May Plans Last-Minute Brussels Dash (7:45 p.m.)
May says she and Juncker made progress, and negotiators will now take over again to finalize the deal.
"We have given sufficient direction to our negotiators," she told the BBC. "I hope for them to be able to resolve the remaining issues and that work will start immediately."
May will be back in Brussels on Saturday to meet Juncker again, ahead of the summit on Sunday.
Earlier, EU officials had warned that if a text hadn’t been agreed by Thursday morning, the summit could be canceled.
May, Juncker Make Good Progress (7:20 p.m.)
May met EU Commission President Jean-Claude Juncker in Brussels and the pair made "very good progress" finalizing the terms of the deal, according to an EU Commission spokesman. Work continues. A person familiar with the situation said negotiators would work through the night to try to finalize the text.
EU officials had warned earlier that the agreement needs to be completed by Thursday morning or there’s a risk the summit on Sunday may be cancelled.
May is due to make a statement shortly. A U.K. official also said progress had been made.
Customs May Not be Ready in Time (4:20 p.m.)
The nation’s most senior tax official, Jon Thompson, told Parliament’s Treasury Committee that new customs arrangements may not be ready if the Irish border backstop has to be used at the end of the 21-month transition period.
He said it takes 24 months “from certainty” to get the required systems in place, meaning that they are unlikely to be fully ready by December 2020. While he didn’t think more money or resources would help, HM Revenue & Customs would have been able to deliver a workable system in time if it had been instructed to start immediately after the 2016 referendum, he said.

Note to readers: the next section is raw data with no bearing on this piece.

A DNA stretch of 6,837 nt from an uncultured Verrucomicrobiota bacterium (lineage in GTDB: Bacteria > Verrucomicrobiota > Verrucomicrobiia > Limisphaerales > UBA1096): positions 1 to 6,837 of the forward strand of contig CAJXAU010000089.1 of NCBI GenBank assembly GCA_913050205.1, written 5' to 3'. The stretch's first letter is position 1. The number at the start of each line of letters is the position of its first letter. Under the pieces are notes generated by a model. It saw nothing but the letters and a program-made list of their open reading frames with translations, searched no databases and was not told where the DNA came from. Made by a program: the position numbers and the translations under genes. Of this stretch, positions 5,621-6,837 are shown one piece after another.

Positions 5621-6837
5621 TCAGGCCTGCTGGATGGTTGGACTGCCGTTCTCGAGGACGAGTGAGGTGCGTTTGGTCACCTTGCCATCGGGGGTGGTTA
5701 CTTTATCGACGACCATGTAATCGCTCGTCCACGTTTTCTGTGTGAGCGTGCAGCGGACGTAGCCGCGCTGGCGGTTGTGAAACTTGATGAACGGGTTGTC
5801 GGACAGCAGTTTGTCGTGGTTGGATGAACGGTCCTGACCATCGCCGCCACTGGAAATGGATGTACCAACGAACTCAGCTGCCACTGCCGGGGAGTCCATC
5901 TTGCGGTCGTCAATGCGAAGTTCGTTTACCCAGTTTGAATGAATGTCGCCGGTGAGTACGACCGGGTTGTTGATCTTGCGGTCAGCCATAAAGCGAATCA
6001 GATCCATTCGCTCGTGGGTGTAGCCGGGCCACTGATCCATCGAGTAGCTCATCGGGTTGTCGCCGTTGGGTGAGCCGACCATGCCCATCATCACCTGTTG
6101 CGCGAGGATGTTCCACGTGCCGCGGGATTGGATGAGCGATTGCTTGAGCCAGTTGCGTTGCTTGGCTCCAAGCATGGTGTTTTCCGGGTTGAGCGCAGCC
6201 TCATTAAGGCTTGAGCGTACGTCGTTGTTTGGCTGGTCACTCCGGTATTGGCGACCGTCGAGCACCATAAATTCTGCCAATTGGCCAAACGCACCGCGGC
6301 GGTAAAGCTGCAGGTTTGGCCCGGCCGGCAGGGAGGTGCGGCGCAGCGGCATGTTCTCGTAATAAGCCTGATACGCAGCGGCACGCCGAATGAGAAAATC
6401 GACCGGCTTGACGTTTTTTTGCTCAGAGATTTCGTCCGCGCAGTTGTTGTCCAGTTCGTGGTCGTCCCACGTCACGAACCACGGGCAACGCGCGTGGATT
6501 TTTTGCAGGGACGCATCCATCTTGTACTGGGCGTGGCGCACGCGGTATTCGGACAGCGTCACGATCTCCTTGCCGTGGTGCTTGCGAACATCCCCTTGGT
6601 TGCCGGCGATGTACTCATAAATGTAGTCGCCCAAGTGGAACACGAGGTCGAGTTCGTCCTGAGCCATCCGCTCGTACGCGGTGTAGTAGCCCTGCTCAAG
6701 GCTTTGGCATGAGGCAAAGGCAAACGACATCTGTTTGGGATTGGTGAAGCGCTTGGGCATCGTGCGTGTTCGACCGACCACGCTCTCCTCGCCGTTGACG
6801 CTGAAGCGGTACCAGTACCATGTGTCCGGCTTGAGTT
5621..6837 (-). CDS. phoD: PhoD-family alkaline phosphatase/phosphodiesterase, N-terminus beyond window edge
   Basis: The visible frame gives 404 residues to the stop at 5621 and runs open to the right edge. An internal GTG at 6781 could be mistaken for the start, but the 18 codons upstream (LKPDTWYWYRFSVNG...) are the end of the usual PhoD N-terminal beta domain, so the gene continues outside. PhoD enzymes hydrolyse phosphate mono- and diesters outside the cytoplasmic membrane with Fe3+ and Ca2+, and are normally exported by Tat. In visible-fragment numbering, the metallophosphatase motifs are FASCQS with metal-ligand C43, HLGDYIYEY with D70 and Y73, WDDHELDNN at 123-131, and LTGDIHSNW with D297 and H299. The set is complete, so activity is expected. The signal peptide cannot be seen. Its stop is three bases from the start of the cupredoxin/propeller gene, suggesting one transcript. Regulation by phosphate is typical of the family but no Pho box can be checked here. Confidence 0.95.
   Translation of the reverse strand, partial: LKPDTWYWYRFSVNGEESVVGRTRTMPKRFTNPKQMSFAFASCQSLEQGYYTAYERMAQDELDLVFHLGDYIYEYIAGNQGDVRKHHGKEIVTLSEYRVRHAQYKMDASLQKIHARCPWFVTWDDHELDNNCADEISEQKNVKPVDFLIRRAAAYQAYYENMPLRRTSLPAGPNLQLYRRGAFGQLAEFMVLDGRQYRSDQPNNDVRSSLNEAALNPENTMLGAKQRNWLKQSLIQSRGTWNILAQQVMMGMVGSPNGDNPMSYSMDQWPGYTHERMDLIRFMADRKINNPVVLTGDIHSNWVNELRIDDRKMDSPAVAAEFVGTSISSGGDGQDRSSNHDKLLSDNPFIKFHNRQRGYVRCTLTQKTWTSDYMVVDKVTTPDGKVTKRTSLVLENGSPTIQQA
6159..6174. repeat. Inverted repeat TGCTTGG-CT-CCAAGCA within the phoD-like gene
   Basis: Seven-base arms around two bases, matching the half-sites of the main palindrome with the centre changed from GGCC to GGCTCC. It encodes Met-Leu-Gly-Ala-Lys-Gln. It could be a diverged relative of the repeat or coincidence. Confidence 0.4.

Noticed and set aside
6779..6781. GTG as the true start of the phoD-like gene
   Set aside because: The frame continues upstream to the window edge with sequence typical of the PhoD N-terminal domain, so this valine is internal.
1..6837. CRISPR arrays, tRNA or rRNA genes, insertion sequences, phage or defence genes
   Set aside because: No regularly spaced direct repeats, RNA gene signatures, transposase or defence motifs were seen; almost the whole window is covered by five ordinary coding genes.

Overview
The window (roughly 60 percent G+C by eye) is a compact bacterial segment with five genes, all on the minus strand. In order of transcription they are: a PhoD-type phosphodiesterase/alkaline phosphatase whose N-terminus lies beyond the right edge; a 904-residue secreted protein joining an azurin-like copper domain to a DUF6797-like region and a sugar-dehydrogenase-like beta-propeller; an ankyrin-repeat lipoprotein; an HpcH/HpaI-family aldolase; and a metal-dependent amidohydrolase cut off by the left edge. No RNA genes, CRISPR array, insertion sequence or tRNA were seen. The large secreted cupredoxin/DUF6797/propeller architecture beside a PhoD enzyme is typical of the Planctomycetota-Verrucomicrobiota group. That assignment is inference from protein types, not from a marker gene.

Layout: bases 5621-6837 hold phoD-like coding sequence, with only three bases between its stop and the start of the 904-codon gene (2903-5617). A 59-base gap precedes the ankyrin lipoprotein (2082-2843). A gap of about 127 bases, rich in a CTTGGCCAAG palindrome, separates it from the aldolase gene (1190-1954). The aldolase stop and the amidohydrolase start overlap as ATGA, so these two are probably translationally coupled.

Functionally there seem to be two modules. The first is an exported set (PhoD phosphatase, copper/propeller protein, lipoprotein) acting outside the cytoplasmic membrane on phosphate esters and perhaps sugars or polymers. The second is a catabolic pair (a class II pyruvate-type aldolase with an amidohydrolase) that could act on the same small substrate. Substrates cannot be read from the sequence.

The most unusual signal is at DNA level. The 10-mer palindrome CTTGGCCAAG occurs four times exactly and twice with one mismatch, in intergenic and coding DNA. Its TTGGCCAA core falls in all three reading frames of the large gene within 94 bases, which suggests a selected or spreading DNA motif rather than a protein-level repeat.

Labour Working with SNP to Block May’s Deal (1.17 p.m.)
Labour Leader Jeremy Corbyn held talks with the Scottish National Party’s First Minister of Scotland, Nicola Sturgeon, on Tuesday. They discussed the need to oppose and defeat May’s Brexit deal when it comes before Parliament for a vote, a Labour spokesman told reporters on Wednesday. According to the spokesman, there’s a clear need for a general election to get rid of May’s government. The spokesman declined to say whether Labour could form a coalition administration with the SNP.
May: Gibraltar Must Be Part of Future Deal (12:30 p.m.)
Spain wants May to cut a special deal on Gibraltar and not to include the territory within the overall future partnership deal. But she was clear she’s not going to let that happen. “I’ve been clear we will not exclude Gibraltar from our negotiations on the future relationship. We want a deal that works for the whole U.K. family and that includes Gibraltar,” May told Parliament.
“We are absolutely steadfast in our support of Gibraltar, its people and its economy.”
May: Block My Deal and Risk No Brexit (12:15 p.m.)
May told members of Parliament that if they vote against her Brexit deal, there’s a risk of "no Brexit at all."
It’s a message aimed at anti-EU hardliners who are threatening to vote down her deal when it comes to Parliament next month as they think the agreement leaves the U.K. too closely bound to the EU.
Amber Rudd, a pro-EU ally brought back into the Cabinet last week, made the same argument earlier on Wednesday. She said "Brexiteers could lose their Brexit" by rebelling against May. The hardliners’ view is that if they vote against the deal, the alternative is leaving without any agreement, which some of them argue is manageable.